Volcano Watch - May 21, 2000
Most people realize that some mosquitoes transmit serious human disease, but few are aware of the many diseases mosquitoes transmit to domestic and wild animals. Fortunately, no known human diseases transmitted by this mosquito occur in Hawai`i. Unfortunately, two mosquito-transmitted bird diseases have become established.
The date of entry for avian pox and malaria remains a mystery, but the devastating impact of the two diseases on lowland populations of native birds has long been recognized. By 1900, some of the earliest naturalists had observed pox lesions on increasingly rare bird species. Avian malaria and pox, are no longer confined to lowlands, however; both diseases are now prevalent in mid-elevation forests.
How could the transmitting mosquito, so dependent on stagnant water around human settlements, become established in the large remaining tracts of Hawaiian forest? This question was particularly baffling on the windward slope of Mauna Loa, where the porous nature of young volcanic soil prevents most standing water. Enter alien species number two, the feral pig, unwittingly paving the way for mosquitoes into the forest.
European domestic pigs were among the earliest introduced species to arrive in Hawai`i. Without predators or herbivore competitors, these animals adapted well to life in the wet forest and rapidly established large feral populations. The starchy core of native tree ferns is among the pigs' favorite foods. Foraging pigs greedily consume this starch, leaving behind cavities that quickly collect rainwater and fallen leaves. As the tree fern starch and leaves decompose, the water becomes rich with bacteria upon which larval mosquitoes feed. Chemicals from decomposing plant material are attractive to female mosquitoes, ensuring that eggs are laid in a suitable habitat. So, the activity of one alien species provided the habitat needed by another. The mosquito figuratively piggy-backed its way into the forest. Many tree fern cavities are small, containing little more than a cup of water; some are larger and hold 3-4 liters (quarts). Even a small cavity can support development of hundreds of mosquito larvae. Consequently a typical acre of wet forest may produce thousands of mosquitoes that can spread the two bird diseases and have a profound effect on bird populations.
Every year between September and December, the Kilauea Field Station receives dead or dying birds from the Volcano area. Many are infected with avian malaria. Each year fewer `i`iwi, the magnificent red honeycreeper, are seen in the mid-elevation forests, and vast tracts of wet forest are now largely devoid of bird life.
Can we control the diseases that threaten our native forest birds? In the few successful campaigns against mosquito-transmitted human disease (malaria on the mainland and in Europe, dengue in Hawai`i), elimination of the larval mosquito habitat was the winning factor. In the windward forests of Mauna Loa, reduction of feral pig numbers would reduce habitat for mosquitoes, ultimately disrupt disease transmission, and help enable forest-bird populations to rebound.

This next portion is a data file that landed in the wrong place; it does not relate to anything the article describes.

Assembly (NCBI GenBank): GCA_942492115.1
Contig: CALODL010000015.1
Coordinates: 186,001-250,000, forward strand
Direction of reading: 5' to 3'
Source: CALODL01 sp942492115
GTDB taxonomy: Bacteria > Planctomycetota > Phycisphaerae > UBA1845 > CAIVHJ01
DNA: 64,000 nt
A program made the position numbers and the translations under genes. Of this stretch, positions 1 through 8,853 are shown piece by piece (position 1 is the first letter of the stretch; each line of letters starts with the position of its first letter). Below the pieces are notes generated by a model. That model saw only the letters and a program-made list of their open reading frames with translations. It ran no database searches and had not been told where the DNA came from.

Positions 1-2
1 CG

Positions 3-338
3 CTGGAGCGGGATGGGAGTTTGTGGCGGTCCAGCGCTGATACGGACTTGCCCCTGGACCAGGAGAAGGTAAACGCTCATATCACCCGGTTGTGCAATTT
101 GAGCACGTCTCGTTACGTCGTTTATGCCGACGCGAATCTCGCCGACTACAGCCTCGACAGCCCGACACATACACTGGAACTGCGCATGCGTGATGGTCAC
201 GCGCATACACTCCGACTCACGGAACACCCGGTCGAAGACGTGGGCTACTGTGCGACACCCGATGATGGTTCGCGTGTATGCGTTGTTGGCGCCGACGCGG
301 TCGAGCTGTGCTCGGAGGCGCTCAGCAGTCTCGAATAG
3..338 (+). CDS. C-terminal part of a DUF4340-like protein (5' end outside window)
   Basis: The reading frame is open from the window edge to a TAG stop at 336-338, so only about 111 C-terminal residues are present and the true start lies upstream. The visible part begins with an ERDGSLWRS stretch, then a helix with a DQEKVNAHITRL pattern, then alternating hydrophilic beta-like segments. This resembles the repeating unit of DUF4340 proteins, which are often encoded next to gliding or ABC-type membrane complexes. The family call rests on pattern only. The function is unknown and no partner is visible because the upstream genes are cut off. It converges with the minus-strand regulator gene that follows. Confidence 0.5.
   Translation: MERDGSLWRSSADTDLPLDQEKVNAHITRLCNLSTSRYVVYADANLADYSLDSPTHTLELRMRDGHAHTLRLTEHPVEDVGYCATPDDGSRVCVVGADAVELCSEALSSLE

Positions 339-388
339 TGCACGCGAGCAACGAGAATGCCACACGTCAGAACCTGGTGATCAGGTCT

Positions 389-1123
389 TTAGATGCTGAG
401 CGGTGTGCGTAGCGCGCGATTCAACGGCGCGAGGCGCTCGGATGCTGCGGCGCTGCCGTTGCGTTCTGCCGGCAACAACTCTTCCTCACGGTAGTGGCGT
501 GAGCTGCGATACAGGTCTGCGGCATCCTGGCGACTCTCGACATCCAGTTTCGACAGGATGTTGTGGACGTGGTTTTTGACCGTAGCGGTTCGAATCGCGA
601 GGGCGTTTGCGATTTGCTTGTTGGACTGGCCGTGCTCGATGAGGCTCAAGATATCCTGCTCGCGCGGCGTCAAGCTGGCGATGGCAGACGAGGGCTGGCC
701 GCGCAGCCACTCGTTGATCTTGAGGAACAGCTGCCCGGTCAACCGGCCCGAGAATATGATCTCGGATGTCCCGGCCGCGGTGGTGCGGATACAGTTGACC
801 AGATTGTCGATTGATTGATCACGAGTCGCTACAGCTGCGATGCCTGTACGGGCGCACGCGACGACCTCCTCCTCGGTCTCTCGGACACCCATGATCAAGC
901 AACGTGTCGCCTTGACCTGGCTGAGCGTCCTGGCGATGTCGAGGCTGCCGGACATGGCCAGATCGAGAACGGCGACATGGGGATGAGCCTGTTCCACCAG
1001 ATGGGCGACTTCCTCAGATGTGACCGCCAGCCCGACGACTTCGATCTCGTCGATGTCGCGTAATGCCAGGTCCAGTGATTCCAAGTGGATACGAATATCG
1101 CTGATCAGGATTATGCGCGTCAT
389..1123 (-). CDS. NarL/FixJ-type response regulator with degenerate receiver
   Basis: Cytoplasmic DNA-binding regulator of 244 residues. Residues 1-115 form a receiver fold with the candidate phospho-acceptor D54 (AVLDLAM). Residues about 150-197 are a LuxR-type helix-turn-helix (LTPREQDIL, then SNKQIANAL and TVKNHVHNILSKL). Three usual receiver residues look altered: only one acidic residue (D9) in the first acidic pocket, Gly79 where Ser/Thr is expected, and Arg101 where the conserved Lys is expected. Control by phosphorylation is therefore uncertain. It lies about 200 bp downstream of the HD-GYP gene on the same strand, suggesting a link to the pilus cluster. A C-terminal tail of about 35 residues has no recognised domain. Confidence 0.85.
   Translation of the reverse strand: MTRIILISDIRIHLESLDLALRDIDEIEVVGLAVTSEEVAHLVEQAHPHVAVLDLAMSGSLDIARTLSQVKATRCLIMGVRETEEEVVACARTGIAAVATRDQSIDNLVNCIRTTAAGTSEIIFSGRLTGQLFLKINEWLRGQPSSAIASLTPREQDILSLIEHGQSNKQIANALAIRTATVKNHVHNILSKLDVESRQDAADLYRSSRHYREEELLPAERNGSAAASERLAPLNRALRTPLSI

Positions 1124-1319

Mosquitoes would still be produced in agricultural and residential areas near forests, so we should practice mosquito control there as well. Everyone can do their part by eliminating standing water on their property. Cleaning a gutter or turning over a pail in the garden may one day be rewarded by a glimpse of an `i`iwi in your own backyard.
May 14, 2000
May 18th marks the 20th anniversary of the catastrophic eruption of Mount St. Helens that laid waste to over 540 square km (200 sq mi) of forest, killing 57 people and countless wildlife. Hundreds of kilometers away in eastern Washington, as much as 5 cm (2 in) of ash fell, closing the interstate highway from Seattle to Spokane for a week and paralyzing air traffic. Local rivers crested at 6 m (20 ft) above their normal height as mudflows triggered by melted glacial ice ripped up bridges, roads, and houses.
Many of us at the Hawaiian Volcano Observatory have vivid memories of this eruption. When Mount St. Helens first began to show signs of life in 1980, the U.S. Geological Survey sent scientists to assess the activity. Most had already gained experience by monitoring eruptions at HVO. For others who had never dreamed of working on an active volcano, the eruption of Mount St. Helens was a dramatic turning point in our careers.
The first sign that magma was rising toward Mount St. Helens was an earthquake swarm beneath the volcano in mid-March 1980. A week later, a small steam explosion at the volcano's summit coated the downwind side of the snow-covered peak with ash. This was the first eruption in the conterminous U.S. since the 1914-1917 eruption of Mount Lassen, and it drew flocks of scientists, news media, and sightseers.
Using techniques that were developed to measure ground deformation on Kilauea, scientists discovered that the north flank of the cone was rapidly bulging outward as magma forced its way into the volcano. The infamous bulge grew about 25 m (85 ft) in 20 days, and the USGS warned that a major eruption was likely.
Area residents, however, had grown complacent about the harmless ash plumes and clamored to be allowed back into the restricted zone. Public officials finally relented and, on Saturday, May 17, allowed people to visit their cabins on Spirit Lake. Those people will be forever grateful that they were ordered to leave the area by nightfall.
At 8:32 the next morning, an earthquake triggered a landslide of the unstable bulge, and within seconds the entire north flank of the mountain was in motion. As the mountainside collapsed, it uncapped the shallow magma body within the cone. The sudden release of pressure on the gas-rich magma caused it to explode violently, unleashing a lateral blast of hot gas and ash. The blast swept northward at nearly the speed of sound, flattening forests like jackstraws as far as 30 km (19 mi) from the volcano.